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VyprVPN provider starts using proprietary Chameleon protocol for anonymity

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Virtual private network (VPN) provider Golden Frog says it has come up with a new proprietary protocol for masking VPN traffic, in order to bypass blocks in places like China.

VPNs are quite good at providing privacy, but not generally anonymity – those who run systems such as the Great Firewall of China are quite adept at using deep packet inspection to spot whose traffic is VPN-protected. The new Chameleon protocol, for use by premium customers of Golden Frog’s VyprVPN service, is supposed to thwart such efforts in an easy-to-set-up way.

“The protocol scrambles any of the [VPN] metadata and makes it disappear,” Golden Frog president Sunday Yokubaitis told me. “We’ve had it in beta since the Fall. We have a customer in Iran that’s getting through now – it has a variety of uses for business and getting through when you’re travelling.”

Unfortunately, Yokubaitis wasn’t keen on sharing much in the way of detail about how Chameleon works, apart from that it “randomizes” metadata properties for the traffic and is based on 256-bit SSL, because the protocol is proprietary.

I pointed out that this may make it a hard sell given the current climate of post-Snowden distrust in security mechanisms – open source is no panacea, but it does at least give professionals the chance to poke around and see what’s what. Yokubaitis acknowledged this concern – “transparency creates trust and we understand that” – but said the firm still wasn’t sure whether it would open Chameleon up to inspection or not.

On the plus side, Golden Frog says it manages its own global network of servers, it doesn’t keep traffic logs, and it’s incorporated in Switzerland, a jurisdiction with very strong privacy laws. The company itself is located in Austin, Texas, along with other Yokubaitis family businesses such as data center outfit Data Foundry.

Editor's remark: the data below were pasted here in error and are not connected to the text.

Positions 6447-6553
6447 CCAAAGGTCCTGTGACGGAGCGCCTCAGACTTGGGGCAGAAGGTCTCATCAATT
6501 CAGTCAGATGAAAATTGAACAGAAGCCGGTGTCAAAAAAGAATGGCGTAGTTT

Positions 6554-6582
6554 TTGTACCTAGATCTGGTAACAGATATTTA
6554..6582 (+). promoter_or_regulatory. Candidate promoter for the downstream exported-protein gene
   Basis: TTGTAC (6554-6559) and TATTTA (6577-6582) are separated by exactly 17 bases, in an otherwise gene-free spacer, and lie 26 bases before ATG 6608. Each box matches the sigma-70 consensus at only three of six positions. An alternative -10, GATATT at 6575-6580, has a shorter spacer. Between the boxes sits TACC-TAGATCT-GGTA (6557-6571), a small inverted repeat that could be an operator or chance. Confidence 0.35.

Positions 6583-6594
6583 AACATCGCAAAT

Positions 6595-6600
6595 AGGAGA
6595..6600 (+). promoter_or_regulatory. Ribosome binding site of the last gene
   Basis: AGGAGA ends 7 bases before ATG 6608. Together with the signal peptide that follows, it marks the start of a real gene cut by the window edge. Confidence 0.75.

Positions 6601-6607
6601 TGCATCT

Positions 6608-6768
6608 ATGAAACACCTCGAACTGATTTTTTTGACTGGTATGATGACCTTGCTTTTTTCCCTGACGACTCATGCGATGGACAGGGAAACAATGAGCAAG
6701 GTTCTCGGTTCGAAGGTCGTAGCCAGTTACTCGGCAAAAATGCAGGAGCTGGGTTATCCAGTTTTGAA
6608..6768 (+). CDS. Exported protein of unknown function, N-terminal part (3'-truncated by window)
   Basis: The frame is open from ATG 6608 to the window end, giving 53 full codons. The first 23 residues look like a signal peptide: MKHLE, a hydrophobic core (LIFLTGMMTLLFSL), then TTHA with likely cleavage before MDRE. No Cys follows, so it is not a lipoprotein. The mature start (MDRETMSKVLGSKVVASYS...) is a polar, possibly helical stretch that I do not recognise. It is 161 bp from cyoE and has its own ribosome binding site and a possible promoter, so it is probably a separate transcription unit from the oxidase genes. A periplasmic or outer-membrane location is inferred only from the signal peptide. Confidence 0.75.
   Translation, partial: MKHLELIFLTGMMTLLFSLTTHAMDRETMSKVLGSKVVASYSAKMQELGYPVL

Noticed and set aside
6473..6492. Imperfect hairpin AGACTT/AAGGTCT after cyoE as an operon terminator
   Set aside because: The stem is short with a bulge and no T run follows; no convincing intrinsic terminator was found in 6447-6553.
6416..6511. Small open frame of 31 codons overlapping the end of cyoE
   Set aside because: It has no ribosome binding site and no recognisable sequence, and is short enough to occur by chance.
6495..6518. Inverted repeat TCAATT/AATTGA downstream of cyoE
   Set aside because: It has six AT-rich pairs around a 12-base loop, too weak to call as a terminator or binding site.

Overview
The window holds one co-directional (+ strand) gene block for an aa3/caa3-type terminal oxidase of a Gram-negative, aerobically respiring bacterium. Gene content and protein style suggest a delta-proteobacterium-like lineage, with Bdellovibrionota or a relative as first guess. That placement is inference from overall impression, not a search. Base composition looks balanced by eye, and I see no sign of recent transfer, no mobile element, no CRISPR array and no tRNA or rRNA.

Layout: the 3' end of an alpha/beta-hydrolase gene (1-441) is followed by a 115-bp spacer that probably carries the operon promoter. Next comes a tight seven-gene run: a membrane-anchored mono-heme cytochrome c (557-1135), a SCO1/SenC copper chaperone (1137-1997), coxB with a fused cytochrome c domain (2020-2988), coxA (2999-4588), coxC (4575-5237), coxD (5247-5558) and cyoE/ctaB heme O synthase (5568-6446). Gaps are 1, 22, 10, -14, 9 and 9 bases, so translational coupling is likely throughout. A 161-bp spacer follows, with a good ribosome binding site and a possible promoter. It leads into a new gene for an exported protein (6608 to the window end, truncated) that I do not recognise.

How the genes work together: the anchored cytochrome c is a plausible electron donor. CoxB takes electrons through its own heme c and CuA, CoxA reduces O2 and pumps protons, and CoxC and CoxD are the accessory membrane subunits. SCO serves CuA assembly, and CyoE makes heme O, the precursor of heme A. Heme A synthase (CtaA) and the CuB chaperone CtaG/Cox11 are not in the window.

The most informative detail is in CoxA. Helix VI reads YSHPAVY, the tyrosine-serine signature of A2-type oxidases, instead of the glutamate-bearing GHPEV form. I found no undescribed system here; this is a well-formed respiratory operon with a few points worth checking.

UPDATE (29 January): Golden Frog has sent me the following note to provide a bit more detail on Chameleon’s functioning:

“Chameleon scrambles OpenVPN packet metadata to ensure it’s not recognizable via deep packet inspection, while still keeping it fast and lightweight. The Chameleon technology uses the unmodified OpenVPN 256-bit protocol for the underlying data encryption. The result is that VyprVPN users are able to bypass restrictive networks put in place by governments, corporations and ISPs to achieve an open internet experience without sacrificing the proven security for which OpenVPN has long been known.”

4 Responses to “VyprVPN provider starts using proprietary Chameleon protocol for anonymity”

  1. I was looking to purchase vyprvpn and asked a customer service rep directly what their policy was on logging information. This was the response. Word for word. “We log the time connected and amount of data transferred, this is maintained for use with billing, troubleshooting, service offering evaluation, TOS issues, AUP issues, and for handling crimes performed over the service. We maintain this level of information on a per-session basis for at least 90 days. We may keep upload & download bytes at an aggregate level for longer periods of time.”

    In other words your ISP may not know you’re connected to a VPN and can’t log or see what you’re doing, but if you get caught doing something illegal online they have no problem handing your s***t over to the authorities, as in they log what you’re doing. IMO I would go with cyberghost if you want complete anonymity. Check out their terms/FAQ, they’re pretty hard pressed about the issue.

  2. I would stay away from this for many reasons.. Proprietary is not as safe as open source. Clever people could try to reverse engineer chameleon and exploit it.

    Also on Golden Frogs page shows they keep 90 days of logs, and as for Swiss having very strong privacy laws — didn’t they hand over swiss bank account information to the USA Feds when pressured?